Edvard Munch & Andy Warhol
” The Scream and More”
” I believe every painter should paint in the style of the artists they most admire. And so…my portrait paintings of children in the Andy Warhol style. Well here it is Warhol does Munch! ~ Jackie
Edvard Munch & Andy Warhol : Two Art Icons Had More In Common Than You Think
The Huffington Post | By Katherine Brooks
VIDEO – (Not in English, but see the Art Exhibit at Louisiana Museum – Denmark)
In 1984, the appropriation king, Andy Warhol, took on a modern art subject far removed from his Campbell’s Soup cans and Marilyn Monroe visages. That year he opted to reimagine the masterpieces of a certain anxiety-ridden Norwegian painter by the name of Edvard Munch.
Warhol tackled four of Munch’s iconic themes — “The Scream,” “Madonna,” “Self-Portrait” and “The Brooch.Eva Mudocci” — adding his signature neon color palette and fluid, screen printed lines to a host of already recognizable images. From the bald, bellowing creature Munch positioned on a fjord in the 1890s to the painter’s sensual depiction of what some art historians claim is the Virgin Mary, Warhol twisted and highlighted Munch’s symbolic figures until they were his own.
A recently published book, based on a past exhibition at New York’s Scandinavia House, puts Warhol’s reinterpretations on display, sitting pretty next to the original Munch artworks that inspired them. Titled “Munch/Warhol and the Multiple Image,” it brings attention not only to Warhol’s era of Munch-ian fascination, but also to the very apparent similarities between the two emotionally charged artists. While Munch is considered to have been a recluse and tortured soul, and Warhol remembered as a serial co-dependent and fame monger, both men proved to have more than a penchant for the repeated image.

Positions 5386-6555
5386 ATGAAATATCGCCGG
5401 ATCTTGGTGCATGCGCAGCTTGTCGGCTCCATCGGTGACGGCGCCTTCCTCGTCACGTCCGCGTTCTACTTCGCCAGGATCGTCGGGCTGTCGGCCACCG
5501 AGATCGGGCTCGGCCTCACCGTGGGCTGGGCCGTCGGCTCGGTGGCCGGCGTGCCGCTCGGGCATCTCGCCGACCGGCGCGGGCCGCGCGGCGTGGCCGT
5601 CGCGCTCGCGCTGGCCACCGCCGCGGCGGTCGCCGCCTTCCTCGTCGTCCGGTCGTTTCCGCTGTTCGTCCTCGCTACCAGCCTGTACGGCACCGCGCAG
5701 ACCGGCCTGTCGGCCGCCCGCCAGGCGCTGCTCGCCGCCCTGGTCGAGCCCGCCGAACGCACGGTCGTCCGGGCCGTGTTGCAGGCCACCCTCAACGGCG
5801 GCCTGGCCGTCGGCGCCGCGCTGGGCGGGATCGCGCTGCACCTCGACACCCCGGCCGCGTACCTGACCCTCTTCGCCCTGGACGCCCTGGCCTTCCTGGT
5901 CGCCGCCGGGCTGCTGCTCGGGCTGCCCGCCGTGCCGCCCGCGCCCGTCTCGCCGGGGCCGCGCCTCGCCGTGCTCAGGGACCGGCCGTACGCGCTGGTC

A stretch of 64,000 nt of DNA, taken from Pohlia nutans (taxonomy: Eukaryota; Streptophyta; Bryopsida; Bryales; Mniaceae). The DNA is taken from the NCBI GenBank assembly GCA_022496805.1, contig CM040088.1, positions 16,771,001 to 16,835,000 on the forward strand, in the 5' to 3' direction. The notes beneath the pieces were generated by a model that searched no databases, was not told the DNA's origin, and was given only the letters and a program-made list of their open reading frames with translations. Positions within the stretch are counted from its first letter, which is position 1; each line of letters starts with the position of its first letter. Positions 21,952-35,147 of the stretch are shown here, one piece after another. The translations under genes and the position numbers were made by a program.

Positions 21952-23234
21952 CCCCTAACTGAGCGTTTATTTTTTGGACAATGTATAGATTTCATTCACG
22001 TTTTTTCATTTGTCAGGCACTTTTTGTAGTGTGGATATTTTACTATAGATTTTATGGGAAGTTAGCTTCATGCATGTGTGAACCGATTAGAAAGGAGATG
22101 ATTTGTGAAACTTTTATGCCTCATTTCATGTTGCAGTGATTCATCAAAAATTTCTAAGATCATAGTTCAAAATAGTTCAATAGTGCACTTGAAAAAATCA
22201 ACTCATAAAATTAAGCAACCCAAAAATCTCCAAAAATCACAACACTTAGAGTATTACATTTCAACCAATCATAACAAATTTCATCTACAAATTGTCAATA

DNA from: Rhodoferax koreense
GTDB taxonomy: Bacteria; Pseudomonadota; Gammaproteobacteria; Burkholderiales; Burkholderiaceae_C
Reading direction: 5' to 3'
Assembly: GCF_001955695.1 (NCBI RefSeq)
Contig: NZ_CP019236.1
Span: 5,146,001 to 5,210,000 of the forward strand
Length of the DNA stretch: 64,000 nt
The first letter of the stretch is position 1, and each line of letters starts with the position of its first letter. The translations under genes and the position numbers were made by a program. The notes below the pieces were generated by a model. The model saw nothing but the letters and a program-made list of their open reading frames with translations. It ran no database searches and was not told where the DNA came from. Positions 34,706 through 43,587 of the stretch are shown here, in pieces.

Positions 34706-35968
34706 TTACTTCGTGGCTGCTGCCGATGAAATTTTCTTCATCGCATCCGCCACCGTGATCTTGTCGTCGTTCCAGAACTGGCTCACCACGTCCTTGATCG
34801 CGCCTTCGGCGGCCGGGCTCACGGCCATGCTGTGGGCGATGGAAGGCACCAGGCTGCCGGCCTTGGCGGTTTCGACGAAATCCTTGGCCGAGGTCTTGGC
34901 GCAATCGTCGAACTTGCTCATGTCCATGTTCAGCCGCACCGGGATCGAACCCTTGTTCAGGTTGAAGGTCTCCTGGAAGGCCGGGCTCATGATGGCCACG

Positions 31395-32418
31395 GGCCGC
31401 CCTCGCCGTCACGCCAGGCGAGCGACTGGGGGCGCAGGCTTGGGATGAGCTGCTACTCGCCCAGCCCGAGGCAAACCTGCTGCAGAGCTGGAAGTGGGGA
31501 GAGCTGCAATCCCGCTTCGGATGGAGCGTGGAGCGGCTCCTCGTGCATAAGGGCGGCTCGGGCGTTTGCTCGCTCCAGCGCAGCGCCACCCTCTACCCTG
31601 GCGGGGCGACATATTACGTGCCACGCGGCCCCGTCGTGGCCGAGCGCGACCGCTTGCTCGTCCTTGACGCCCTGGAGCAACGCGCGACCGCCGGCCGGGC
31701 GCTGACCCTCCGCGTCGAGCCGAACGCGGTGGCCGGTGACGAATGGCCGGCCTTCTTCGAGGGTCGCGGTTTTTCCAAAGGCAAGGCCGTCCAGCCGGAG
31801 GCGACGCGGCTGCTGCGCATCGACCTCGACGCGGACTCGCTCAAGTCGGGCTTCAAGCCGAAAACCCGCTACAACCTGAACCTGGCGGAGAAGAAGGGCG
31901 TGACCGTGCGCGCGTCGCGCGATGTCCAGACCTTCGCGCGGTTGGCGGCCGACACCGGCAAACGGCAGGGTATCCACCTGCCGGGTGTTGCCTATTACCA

“Even though Warhol offered himself up as all surface, and Munch, all impenetrable depth, this exhibition finds many similarities in the ways in which the two artists built their careers by carefully controlling their public personas and artistic production,” remarked Dr. Patricia G. Berman, professor of art history at Wellesley College and the University of Oslo, in an essay for the book. “Far from being an isolate, Munch was very much in control of his career, demanding and winning the right to sequence his works in exhibition and keeping hold of the reins on the selling of his art.”
It’s true that Munch produced four versions of his uber-famous “Scream,” and painstakingly oscillated between painting, lithographs and printmaking to reproduce the same image. It’s not much different from the art-making processes of Warhol, who screen printed 50 versions of Ms. Monroe alone, for just one diptych. Perhaps Warhol, famous for questioning, “Isn’t life a series of images that change as they repeat themselves?,” owes more to Munch than we thought.
Scroll through the images below for a peek at “Munch/Warhol.” For more, check out the entire book, available online at Artbook as well as through the Scandinavia House shop.
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